We were sharing our key takeaways and “ah-ha” moments during the closing session at DesignerVACA (it’s like summer camp in fabulous Palm Springs for graphic designers) when one designer said something along the lines of coming to DesignerVACA to learn freelancing tips and tricks but was surprised to come away with her tribe. She said she had underestimated how important it was to connect with comrades and would be searching for more of “her people” once she returned home. And then just this week one of my creative coaching clients asked me how she can build her following and find her tribe. So that’s what I want to talk about this week: how to find and build your tribe.
WHO IS YOUR TRIBE?
Think of your tribe as a layered onion. The outer layer might be blog readers, Instagram followers, and friendly acquaintances at the coffee shop. The next layer in might be people you only know from the internet but refer to as friends – for example, your husband or girlfriend might know this person by name and/or Twitter handle because you refer to them often enough. The next layer in might be IRL (that stands for In Real Life) friends – the ones you’ve met at conferences, workshops, or retreats and keep in touch with via social media. After that you might find the people you’re in the trenches with – your co-workers, business partners, and creative collaborators. Then there are you close friends – the ones you text your secrets to and have 5-hour long brunches with. The closer you get to the core of the onion the closer your tribe becomes – for me these are my best friends and family – pretty much the people who have seen me ugly cry.
I think artists are typically pegged as being eccentric, messy, and unorganized when it comes to their space, their creative process, and how they do their work. But when it comes to creative entrepreneurs who have turned their passion into profit, organization is essential – in fact some of us pride ourselves on how organized we are.
Kathleen here. I spent last week in Palm Springs at Designer VACA with a hundred designers who are not only creative, but super organized – so much so, I started to think my own perceived organizational skills maybe aren’t as fine tuned as they could be after all! As a small team working together here at Braid, our methods for staying on top of everything (some automated, some more old-school, like good ‘ol post-its) have served us well up until now – enough that people often ask how we manage it all. So today I want to share how we stay organized, plus some new tools, tricks, and tips I’ve learned about, but haven’t yet tried, that could help us (and perhaps you, too) get even more streamlined in our daily grind.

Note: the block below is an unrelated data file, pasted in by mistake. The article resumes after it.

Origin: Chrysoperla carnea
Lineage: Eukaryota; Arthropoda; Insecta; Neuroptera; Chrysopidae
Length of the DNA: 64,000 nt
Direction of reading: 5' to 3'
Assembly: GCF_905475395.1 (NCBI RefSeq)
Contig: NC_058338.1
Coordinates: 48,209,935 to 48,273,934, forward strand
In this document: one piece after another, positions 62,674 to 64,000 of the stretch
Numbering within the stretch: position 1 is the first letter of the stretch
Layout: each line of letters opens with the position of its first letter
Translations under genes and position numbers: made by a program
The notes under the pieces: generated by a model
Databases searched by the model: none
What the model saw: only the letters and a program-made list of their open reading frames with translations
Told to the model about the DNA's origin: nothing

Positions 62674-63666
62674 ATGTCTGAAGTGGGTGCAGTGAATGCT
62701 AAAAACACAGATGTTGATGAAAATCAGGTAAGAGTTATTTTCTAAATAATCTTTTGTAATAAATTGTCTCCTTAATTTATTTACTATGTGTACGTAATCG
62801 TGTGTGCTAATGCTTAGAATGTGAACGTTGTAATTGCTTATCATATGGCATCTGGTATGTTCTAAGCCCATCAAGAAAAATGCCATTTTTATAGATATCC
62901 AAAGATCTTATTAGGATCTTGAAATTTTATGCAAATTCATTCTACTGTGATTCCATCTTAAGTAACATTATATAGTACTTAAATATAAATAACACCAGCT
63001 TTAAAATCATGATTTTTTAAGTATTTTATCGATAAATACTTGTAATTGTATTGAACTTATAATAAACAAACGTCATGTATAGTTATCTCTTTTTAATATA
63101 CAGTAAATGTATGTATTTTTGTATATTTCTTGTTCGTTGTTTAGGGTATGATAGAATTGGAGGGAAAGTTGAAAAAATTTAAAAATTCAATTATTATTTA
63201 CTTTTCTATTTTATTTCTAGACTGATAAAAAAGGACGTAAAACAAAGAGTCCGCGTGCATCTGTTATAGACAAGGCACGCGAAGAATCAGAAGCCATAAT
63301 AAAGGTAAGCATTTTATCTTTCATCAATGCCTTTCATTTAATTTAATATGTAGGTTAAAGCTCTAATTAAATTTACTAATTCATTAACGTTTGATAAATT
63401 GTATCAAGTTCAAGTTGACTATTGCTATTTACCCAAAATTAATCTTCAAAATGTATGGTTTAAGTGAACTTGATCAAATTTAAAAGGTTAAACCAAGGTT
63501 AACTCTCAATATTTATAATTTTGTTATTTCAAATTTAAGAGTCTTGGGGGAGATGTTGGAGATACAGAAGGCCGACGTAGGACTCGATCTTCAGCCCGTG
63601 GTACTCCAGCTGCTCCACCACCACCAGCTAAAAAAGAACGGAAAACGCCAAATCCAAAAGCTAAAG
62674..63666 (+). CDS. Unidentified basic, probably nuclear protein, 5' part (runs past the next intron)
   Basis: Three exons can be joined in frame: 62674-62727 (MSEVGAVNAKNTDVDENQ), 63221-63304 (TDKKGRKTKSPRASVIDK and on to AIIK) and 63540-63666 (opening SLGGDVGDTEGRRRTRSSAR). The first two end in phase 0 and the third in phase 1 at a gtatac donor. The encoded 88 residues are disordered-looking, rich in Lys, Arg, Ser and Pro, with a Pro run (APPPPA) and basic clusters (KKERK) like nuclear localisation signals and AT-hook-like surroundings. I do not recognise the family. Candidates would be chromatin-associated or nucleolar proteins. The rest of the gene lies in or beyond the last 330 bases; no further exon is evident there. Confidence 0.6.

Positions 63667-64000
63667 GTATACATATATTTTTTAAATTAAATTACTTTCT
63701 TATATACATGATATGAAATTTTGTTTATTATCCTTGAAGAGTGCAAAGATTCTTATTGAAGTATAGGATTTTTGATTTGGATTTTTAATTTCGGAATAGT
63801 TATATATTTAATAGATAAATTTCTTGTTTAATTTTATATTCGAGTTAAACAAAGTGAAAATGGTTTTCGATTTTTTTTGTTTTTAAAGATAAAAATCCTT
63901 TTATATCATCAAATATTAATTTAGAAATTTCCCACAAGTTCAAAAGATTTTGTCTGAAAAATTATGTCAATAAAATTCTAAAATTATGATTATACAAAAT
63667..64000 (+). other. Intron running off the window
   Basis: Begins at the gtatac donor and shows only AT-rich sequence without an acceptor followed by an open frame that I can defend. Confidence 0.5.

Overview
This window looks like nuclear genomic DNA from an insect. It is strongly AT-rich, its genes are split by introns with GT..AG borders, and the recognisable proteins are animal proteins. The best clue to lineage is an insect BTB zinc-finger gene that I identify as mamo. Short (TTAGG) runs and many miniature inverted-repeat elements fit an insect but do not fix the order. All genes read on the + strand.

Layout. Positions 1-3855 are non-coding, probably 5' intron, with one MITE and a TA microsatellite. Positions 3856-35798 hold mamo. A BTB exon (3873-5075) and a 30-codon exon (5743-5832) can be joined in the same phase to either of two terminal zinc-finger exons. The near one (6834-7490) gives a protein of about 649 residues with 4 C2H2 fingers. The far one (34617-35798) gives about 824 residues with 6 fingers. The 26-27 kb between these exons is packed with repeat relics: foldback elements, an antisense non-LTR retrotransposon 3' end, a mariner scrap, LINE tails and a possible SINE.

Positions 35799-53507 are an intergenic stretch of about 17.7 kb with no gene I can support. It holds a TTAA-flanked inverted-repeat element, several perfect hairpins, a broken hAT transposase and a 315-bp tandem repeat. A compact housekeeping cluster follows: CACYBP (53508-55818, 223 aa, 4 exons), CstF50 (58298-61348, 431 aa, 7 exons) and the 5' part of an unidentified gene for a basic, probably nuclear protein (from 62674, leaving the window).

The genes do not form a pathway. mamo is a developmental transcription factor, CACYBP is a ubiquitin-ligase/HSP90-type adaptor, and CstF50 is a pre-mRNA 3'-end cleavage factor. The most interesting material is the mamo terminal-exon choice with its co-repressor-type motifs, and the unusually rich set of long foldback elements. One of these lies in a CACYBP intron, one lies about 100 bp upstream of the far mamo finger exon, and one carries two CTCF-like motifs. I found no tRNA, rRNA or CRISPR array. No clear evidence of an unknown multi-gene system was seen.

Here at Braid Creative we use Gmail. There is a lot of functionality built in like folder, labels, and tasks – plus extras in Google Labs like canned responses and multiple inboxes.
At Designer VACA Jessica Hische gave us her secret to maintaining a zero inbox and that is to 1) download all your emails and respond to them offline. That way you can’t get sucked down an internet rabbit hole while answering emails. And 2) Stop using “unread” emails as a to-do list (guilty here) and instead read the email, respond appropriately, and add any actions required to your actual to-do list.
Kathleen here and today I want to admit that work, life, the blend, and the balance has managed to kick my ass this week. Back-to-back client meetings, planning for the future of Braid Creative, creating content, coming down from a big talk and already prepping for the next – it's the good kind of stress that I typically thrive on. But then add to the mix 1.) a nocturnal baby with a stubborn fever, 2.) my own symptoms of unrequited wanderlust, and 3.) a serious case of “never-enough-time-itis” – and I'm melting down. So even though a big part of my work is coaching other creatives through the work / life hullabaloo I'm still susceptible getting stuck, scattered, and spread thin.
But here's the deal... I'm comfortable admitting that I don't feel like I have it all together all the time because most of us don't. Think of the most successful person you know. Even she suffers from insecurities from time-to-time. I mean, I bet even Beyonce has her days! As I get vulnerable with my creative confidants and tell them that I'm burning out they almost seem relieved because "ME TOO!" – from homework battles with their kids to the general pressure of running your own thing and chasing the dream. It can be overwhelming.
So what do you do when you feel like you've taken a work / life beating? Follow the energy. Let me explain....
Last week I gave a talk at The Circles Conference, a two-day gathering for designers and artists to learn and get inspired. Because I only work with other working creatives I decided to use this chance to talk about so many of the patterns I see – the struggles but also daydreams we working creatives all seem to share in common no matter what city we live in. Most of us share The Dream of having a job with purpose, creative fulfillment, and control of our own schedules. But we also share The Fear. The fear that keeps us from creating that dream job, from leaving the day job, from owning our expertise, and the fear that has us feeling like frauds.
These are painful and relatable fears we have as working creatives – but we gotta push through them so we can get back to work, right? So how do you push through the fears? I suggest the following:
Get specific about the worst case scenario – what does failure actually look like?
Get specific about the ideal day – what do you really want?
Make a mantra to help remind you of your dreams
Make a decision and move forward